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June 26, 2000


SPRINGFIELD -- Governor George H. Ryan today announced that Illinois FIRST is helping to secure a low interest loan of nearly $3.6 million for the city of DeKalb to help the city remove excessive amounts of naturally occurring radiation from the city's drinking water. "A safe and reliable drinking water supply is an important part of a community's overall quality of life," Ryan said. "Without Illinois FIRST, the state simply would not be able to provide that assistance that many communities need to maintain and improve their critical infrastructure."

The loan in the amount of $3,586,115 will finance construction of three water treatment plants that will remove naturally occurring radioactivity from six wells and iron removal treatment for three of them.

A similar low interest loan for more than $4 million was awarded to the city last October as Phase I of a comprehensive overall project to remove radionuclides and iron from DeKalb's water. The earlier loan to DeKalb was to construct two other water treatment plants.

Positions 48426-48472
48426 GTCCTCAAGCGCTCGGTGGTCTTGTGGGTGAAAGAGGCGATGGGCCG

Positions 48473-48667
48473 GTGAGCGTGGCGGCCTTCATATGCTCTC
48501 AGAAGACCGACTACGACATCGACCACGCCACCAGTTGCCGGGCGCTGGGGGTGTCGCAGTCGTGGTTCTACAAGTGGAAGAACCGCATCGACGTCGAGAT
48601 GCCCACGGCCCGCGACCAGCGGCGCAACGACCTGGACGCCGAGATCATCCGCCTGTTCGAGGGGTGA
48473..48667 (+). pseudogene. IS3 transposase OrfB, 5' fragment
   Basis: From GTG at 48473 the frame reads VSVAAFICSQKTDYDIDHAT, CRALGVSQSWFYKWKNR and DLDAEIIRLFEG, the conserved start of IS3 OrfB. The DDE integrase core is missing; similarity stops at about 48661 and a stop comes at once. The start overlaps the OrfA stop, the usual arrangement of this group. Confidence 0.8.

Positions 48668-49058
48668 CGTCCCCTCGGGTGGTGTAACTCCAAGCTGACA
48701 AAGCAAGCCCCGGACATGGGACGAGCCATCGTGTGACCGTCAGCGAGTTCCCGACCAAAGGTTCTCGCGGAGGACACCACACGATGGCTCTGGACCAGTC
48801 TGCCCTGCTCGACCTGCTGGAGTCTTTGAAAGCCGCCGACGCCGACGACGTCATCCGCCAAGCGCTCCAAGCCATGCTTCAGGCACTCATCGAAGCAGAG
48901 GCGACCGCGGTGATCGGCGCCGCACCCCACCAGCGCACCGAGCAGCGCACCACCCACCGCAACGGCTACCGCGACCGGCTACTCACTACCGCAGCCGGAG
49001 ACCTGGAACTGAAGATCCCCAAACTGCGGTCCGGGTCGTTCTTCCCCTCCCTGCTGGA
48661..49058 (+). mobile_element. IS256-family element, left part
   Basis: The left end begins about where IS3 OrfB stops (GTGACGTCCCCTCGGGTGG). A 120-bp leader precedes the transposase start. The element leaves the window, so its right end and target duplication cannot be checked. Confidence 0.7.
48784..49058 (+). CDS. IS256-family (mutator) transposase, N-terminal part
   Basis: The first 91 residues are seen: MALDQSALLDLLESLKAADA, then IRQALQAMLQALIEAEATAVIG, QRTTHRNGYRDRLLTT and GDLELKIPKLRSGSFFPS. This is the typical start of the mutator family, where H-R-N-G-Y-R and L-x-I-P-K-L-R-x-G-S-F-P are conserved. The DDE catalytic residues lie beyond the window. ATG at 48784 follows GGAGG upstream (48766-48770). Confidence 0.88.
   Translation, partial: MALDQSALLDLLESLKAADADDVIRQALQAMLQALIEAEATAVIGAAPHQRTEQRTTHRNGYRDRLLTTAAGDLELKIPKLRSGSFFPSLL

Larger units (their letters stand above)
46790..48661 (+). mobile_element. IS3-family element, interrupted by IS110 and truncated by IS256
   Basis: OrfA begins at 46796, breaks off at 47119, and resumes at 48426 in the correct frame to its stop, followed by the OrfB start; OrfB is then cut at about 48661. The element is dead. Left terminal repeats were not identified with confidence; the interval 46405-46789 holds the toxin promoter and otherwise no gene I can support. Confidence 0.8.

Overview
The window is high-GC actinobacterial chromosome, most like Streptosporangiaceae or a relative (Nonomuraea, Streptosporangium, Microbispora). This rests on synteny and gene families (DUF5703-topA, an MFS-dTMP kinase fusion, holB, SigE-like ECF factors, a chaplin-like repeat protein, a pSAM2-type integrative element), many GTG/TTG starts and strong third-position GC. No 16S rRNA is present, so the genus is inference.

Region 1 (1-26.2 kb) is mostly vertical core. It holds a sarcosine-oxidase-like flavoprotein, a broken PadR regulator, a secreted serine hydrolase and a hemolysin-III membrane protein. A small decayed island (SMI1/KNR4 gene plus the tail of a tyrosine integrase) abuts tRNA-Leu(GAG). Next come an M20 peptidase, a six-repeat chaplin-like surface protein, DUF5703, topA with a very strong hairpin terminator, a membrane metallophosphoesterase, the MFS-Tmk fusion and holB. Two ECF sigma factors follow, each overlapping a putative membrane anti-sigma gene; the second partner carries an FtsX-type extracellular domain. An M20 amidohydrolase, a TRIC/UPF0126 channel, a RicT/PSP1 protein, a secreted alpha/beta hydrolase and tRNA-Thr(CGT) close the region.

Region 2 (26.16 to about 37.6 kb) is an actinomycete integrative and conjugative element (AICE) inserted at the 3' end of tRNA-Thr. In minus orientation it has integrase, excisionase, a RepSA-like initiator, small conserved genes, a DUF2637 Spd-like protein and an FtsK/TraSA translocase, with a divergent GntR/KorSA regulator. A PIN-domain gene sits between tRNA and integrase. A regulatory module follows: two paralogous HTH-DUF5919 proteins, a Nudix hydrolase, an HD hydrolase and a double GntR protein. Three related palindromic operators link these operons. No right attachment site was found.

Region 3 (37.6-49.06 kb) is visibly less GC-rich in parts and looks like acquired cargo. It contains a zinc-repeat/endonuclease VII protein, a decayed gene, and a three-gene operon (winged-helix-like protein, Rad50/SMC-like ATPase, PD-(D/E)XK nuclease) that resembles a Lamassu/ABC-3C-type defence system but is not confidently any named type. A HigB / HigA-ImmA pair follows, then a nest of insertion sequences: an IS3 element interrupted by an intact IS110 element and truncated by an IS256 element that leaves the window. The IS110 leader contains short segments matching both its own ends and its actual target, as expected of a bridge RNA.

The loans were made from the Illinois Environmental Protection Agency's drinking water revolving loan program. The governor's Illinois FIRST program guarantees full funding of IEPA's loan programs through fiscal year 2004. The revolving loan programs utilize federal and state funding to make loans at half the bond market interest rate. Interest paid on the 20 year loans is returned to the fund to support other low interest loans.

Levels of naturally occurring radiation in the groundwater that is the source of DeKalb's drinking water has been a long time problem for the community. Long time exposure to high levels of ingested radiation has been linked to bone and sinus cancers. The current federally established maximum contaminant level for radionuclides in drinking is now under review by U.S. EPA.


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